The scunner of another ripped manicure

Pruning away the dead wood of a champion crab apple causes huge amounts of pain and grief to Jim Carruthers, Battleby’s gardener, but every year he, and all of Battleby’s staff and visitors, are rewarded with the most spectacular froth of blossom.

The crab apple (Malus toringo) in Battleby grounds. ©Lorne Gill/SNH

Battleby’s crab apple (Malus toringo).

Every back end I despair. Given the dreich sloughed over all Scotland at this time I know I’m not alone but the particular source of my groaning is a venerable crab apple tree. I go under its canopy, a 10m-wide spread like a horse mushroom and look at all the broken wood. That sinking feeling is there again, when you know what’s coming, the awkward hours spent ruining your manicure and coiffeur.

It is hard, the wood, the work. I tell myself that, although it is dark, it is dry but, as with cycling and bonfires, the wind’s always in your face and it brings the saw dust into your eyes and mouth as well as your hair. The dust is fine because the wood is hard, more so when dead. The wood is hard to hold and difficult to manoeuvre because of the spines and the interwoven matrix of branches. Snagging of clothes is common, screevings of arms de rigeur.

Aged trunk. ©Lorne Gill/SNH

The aged crab apple trunk.

Sieboldii!” shouted Geronimo, the Dutch eco-arborist. “We had it as toringoides” I ventured with hesitation. Owen, the Tree Registrar of Britain and Ireland puts us right. “Toringo”. He then added “Neither of you are really wrong but toringo is the right name.”

Toringo, it sounded like a drink for adolescents, something that would turn your tongue yellow and your innards to mush. It turns out this specimen has the largest girth of any Malus toringo, to give it its full name, in all the British Isles. A champion, a venerable champion.

Each year, when I’m pruning away the dead and broken wood, I make piles and vow to take the branches away sometime for kindling, wee barbecues or for smoking trout. Every year I fail that vow; the thought of blunting my saws further, rending another manicure for something so inessential holds sway. Having to buy another combination of Radox and Old Poultney, the only known treatment, is too thrawn a prospect.

Battleby meadow. ©Lorne Gill/SNH

Battleby meadow.

At some point during this brutality a dwam appears and I, as torture victims tend to, dive in. I salute the trees of Hallaig individually, have lunch in a Turkish seaside restaurant, name my newly-bred crab ‘Aforethought’. Even the best of dwams cannot prevail and it’s a case of when, not if, the torture reconvenes. This time a bramble has lassoed my leg; cue loss of balance and gain of pain.

This crab flowers very profusely. Crabs do tend to flower well and are attractive to wildlife, bees in particular. As is the case with most members of the rose family, exceptions being the over-bred cultivars of whatever genus. But this is exceptionally profuse. The word ‘profuse’ is overused, especially in catalogues and garden centres but not with this specimen. Some of the branches I saw away at would have flowered way back in the 1940s and 50s when it overlooked a wee golf course and saw pheasants being driven down to the guns waiting below the Atlantic cedars. The golf course is gone and, after spells as grazing and lawn, is now replaced by a wildflower meadow. The orchids come out into flower as the crab fades. Each year the meadow is cut in early autumn once the orchid and other wildflower seeds are set. About the same time the pheasant season starts and the birds come like refugees to find sanctuary from the neighbouring shoots.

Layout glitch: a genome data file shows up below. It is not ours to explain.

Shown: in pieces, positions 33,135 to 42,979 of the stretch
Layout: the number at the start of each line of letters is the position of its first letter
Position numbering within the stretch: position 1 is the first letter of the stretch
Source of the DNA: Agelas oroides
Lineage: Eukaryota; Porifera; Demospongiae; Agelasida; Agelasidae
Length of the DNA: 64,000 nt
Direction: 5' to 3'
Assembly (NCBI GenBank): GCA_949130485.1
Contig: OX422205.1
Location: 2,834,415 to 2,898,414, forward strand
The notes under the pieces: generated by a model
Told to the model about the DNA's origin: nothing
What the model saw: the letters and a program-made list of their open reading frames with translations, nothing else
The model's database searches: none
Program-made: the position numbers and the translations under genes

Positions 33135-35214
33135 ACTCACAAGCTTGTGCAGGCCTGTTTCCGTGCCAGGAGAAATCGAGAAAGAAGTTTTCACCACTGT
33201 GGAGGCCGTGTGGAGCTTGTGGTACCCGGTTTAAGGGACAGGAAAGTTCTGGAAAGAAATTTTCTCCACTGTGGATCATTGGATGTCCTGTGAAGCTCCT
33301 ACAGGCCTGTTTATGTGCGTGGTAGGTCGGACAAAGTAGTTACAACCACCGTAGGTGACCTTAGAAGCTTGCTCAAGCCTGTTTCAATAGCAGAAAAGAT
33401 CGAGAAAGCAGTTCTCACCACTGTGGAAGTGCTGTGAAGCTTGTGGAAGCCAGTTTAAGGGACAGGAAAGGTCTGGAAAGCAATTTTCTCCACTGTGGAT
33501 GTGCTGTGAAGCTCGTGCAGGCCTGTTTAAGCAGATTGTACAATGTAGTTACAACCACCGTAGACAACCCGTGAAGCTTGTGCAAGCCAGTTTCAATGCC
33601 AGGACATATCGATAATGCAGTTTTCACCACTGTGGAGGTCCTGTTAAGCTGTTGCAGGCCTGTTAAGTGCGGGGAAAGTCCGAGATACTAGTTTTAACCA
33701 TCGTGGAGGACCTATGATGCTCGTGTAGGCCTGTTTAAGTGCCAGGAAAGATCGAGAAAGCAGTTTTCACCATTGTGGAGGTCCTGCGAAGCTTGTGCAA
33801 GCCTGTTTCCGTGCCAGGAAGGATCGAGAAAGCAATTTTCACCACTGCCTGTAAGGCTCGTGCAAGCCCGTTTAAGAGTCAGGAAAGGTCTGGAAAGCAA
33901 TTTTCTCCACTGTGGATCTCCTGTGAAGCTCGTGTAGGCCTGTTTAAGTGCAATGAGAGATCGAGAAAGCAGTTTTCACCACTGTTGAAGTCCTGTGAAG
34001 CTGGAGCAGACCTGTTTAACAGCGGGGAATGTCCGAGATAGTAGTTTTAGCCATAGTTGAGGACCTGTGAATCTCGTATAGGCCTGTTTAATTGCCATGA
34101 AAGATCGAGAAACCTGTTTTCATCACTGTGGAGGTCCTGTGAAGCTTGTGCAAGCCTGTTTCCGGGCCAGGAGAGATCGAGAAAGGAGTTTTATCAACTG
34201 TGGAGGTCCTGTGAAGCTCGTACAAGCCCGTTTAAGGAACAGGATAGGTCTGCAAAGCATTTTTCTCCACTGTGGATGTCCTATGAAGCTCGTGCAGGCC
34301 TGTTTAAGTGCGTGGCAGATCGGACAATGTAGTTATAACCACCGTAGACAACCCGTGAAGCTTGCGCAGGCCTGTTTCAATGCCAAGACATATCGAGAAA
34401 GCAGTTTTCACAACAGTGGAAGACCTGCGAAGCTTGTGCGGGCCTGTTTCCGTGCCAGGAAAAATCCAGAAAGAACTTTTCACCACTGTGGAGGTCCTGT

The blindingly white blossom of the Malus toringo. ©Lorne Gill/SNH

The blindingly white blossom of the Malus toringo.

Every May I revel in its flowering, blindingly white on a sunny afternoon, unfailing despite the damage brought on by the recent prevalence of gales and claggy snows. But when it’s December and I’m underneath it I despair; one of these springs, I know the chances are, it is just not going to be there. Fruit trees, particularly pears, can limp away on for centuries. Despite my concerns for its wellbeing, there is a slow realisation. This is after all a tree that witnessed the birth of the NHS, the ghosting of John White, the emergence of Kelman and the passing of stooks and steel.

Aye, it’ll be the toringo that sees me off and no the other way round.

screevings: scratches
thrawn: vexing
dwam: daydream

Battleby is SNH’s Tayside Area office and is also a fabulous conference centre suitable for events of all sizes. The extensive grounds are open to the public all year round. You can find out more about it here.

All images ©Lorne Gill/SNH.


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